5Research Methods: Thinking Critically With Psychological Science Warm-Up: Hi- LOPlease put everything away and clear your desk. You will need a whiteboard and marker per groupGet in a circle and pair upListen to the statement/question read aloudThe student on the teachers right should write a percentage that you think is true and show it to your opponent.The other opponent should then declare if they feel the actual answer is higher or lower than the percentage guessedRepeat, but change writers and guessersWinner moves on, loser steps out of the circleRepeat processThis should be about 10 minish
6Partner Activity True Statements With your partner, come up with three reasons why your statement is true.Share with the classThe importance of the difference between uninformed opinions and examined conclusionsThe importance of the scientific method
7Discussion: What do you know about any of these people? Key PeopleKenneth ClarkMamie Phipps ClarkDaniel KahnemanJames RandiAmos TverskyDiscussion: What do you know about any of these people?
8Key Terms: The Need for Psychological Science Hindsight bias Tendency upon hearing about research findings (and many other things) to think that they knew it all along.Critical thinkingFour key elements:Examines assumptionsDiscerns hidden valuesEvaluates evidenceAssesses conclusions
9OverconfidenceThe simple fact that we tend to think that we know more than we do.Together with hindsight bias, overconfidence can lead to overestimate our intuition
10The Scientific Attitude Three main componentsCuriositySkepticismHumility
11Key Terms: How do Psychologists Ask and Answer Questions? TheoryHypothesisOperational definitionReplicationCase studySurveyPopulationRandom sampleNaturalistic observationCorrelationCorrelational coefficientScatterplotIllusory correlationExperimentRandom assignmentDouble-blind procedurePlacebo effectExperimental groupControl groupIndependent variableConfounding variableDependent variable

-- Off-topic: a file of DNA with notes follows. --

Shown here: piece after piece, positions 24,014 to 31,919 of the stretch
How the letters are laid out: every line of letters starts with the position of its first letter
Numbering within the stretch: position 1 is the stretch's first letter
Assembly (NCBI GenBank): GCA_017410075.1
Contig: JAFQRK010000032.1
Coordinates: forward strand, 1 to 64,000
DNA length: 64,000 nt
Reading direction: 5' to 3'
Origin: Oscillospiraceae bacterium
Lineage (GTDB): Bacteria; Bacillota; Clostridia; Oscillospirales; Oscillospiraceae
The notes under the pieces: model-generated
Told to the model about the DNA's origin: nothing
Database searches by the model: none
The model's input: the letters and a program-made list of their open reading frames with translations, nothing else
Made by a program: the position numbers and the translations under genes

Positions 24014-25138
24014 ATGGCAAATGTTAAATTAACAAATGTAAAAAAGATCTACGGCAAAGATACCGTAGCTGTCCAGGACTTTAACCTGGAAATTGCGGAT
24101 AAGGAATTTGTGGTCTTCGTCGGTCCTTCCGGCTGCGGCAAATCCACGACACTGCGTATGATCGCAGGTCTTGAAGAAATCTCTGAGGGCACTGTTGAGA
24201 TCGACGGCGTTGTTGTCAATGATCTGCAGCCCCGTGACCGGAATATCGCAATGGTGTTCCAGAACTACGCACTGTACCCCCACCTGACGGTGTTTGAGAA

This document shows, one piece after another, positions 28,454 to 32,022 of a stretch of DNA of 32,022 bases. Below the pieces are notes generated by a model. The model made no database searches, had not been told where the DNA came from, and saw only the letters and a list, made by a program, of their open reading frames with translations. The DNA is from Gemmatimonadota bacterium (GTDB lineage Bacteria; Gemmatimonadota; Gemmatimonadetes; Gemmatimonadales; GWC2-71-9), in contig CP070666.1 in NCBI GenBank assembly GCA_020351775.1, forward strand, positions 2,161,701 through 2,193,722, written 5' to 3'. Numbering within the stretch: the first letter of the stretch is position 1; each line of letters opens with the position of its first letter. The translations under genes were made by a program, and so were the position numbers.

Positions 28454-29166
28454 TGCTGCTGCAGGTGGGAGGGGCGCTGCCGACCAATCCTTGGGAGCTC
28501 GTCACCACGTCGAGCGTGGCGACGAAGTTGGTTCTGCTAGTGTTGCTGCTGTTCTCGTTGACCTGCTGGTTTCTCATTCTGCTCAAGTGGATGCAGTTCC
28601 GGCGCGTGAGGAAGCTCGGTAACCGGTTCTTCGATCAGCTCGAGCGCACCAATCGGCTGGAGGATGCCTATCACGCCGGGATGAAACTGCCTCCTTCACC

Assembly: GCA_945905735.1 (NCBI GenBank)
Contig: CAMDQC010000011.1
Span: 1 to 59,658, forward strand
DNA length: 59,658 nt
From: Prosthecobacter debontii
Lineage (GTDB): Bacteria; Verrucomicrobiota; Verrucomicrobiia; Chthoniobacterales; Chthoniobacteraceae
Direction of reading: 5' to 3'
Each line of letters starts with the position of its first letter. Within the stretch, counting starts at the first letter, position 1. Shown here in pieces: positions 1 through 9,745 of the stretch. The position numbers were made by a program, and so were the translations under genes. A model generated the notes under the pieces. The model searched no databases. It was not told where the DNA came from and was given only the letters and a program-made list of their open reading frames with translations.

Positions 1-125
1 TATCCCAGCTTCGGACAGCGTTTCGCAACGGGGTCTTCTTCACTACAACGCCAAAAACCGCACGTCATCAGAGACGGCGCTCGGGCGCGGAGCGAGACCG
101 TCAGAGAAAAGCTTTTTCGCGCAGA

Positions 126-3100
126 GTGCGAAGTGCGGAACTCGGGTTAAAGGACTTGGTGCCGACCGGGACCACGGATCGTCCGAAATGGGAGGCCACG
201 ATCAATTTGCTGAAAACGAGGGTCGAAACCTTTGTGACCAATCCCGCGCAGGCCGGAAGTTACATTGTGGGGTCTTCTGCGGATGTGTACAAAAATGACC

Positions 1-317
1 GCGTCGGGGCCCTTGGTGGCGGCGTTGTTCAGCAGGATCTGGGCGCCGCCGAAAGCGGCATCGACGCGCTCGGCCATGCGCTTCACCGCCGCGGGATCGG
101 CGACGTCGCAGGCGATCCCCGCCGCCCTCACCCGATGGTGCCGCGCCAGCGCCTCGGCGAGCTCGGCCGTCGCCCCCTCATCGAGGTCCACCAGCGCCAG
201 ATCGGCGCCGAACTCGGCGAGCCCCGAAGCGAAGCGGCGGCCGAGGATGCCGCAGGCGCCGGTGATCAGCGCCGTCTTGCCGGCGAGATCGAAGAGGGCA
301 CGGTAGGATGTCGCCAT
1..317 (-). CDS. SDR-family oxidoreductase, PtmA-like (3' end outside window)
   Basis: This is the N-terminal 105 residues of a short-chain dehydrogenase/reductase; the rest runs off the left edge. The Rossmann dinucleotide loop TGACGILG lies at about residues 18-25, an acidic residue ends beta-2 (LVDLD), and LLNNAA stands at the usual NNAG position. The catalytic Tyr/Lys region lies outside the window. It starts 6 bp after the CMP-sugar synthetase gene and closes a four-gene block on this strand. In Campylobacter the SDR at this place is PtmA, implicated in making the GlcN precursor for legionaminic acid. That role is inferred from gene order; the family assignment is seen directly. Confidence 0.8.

12Key Terms: Statistical Reasoning in Everyday Life: Mode Mean Median RangeStandard deviationNormal curveStatistical significanceFrequently Asked Questions About Psychology:CultureInformed consentdebriefing
13The Scientific Method Theory-– not a “mere hunch” Hypothesis -- Can be confirmed or refutedOperational Definition-–a clear definition of how you are measuringReplication – To determine if repeating the process will produce the same resultOperational definition: An explanation of how variables are measured“Watching violent tv programs makes people aggressive”----Variables need to be operationally defined----What programs will be considered violent? What behaviors will be considered aggressive?*
14The Scientific Method A good theory is useful if it: Effectively organizes a range of self-reports and observationsImplies clear predictions that anyone can use to check the theory
20The Case Study Examines one individual in depth Suggests further study Cannot discern general truths
21The Survey Looks at many cases at once Wording can influence results Random sampling is bestRemember: The best basis for generalizing is from a representative sample (a sample that represents all parts of a population)Be clear on the term population (e.g. all high school students)Note: You can’t compensate for a non-representative sample by just adding more people
22Stratification (NITB) Stratification -- the process of grouping members of the population into relatively homogeneous subgroups before sampling.Every element in the population must be assigned to only one stratum.The strata should not exclude any element of the population.Then random or can be applied within each stratum.Stratified1000 students =Caucasion, 300=AfAm, 200=Latino,Sample= Cauc, 30AA, 20 Latinos*
23Naturalistic Observation Observation that occurs in a natural settingDoes not control factors that may influence behaviorDescribes behavior (does not explain)Does not explain behavior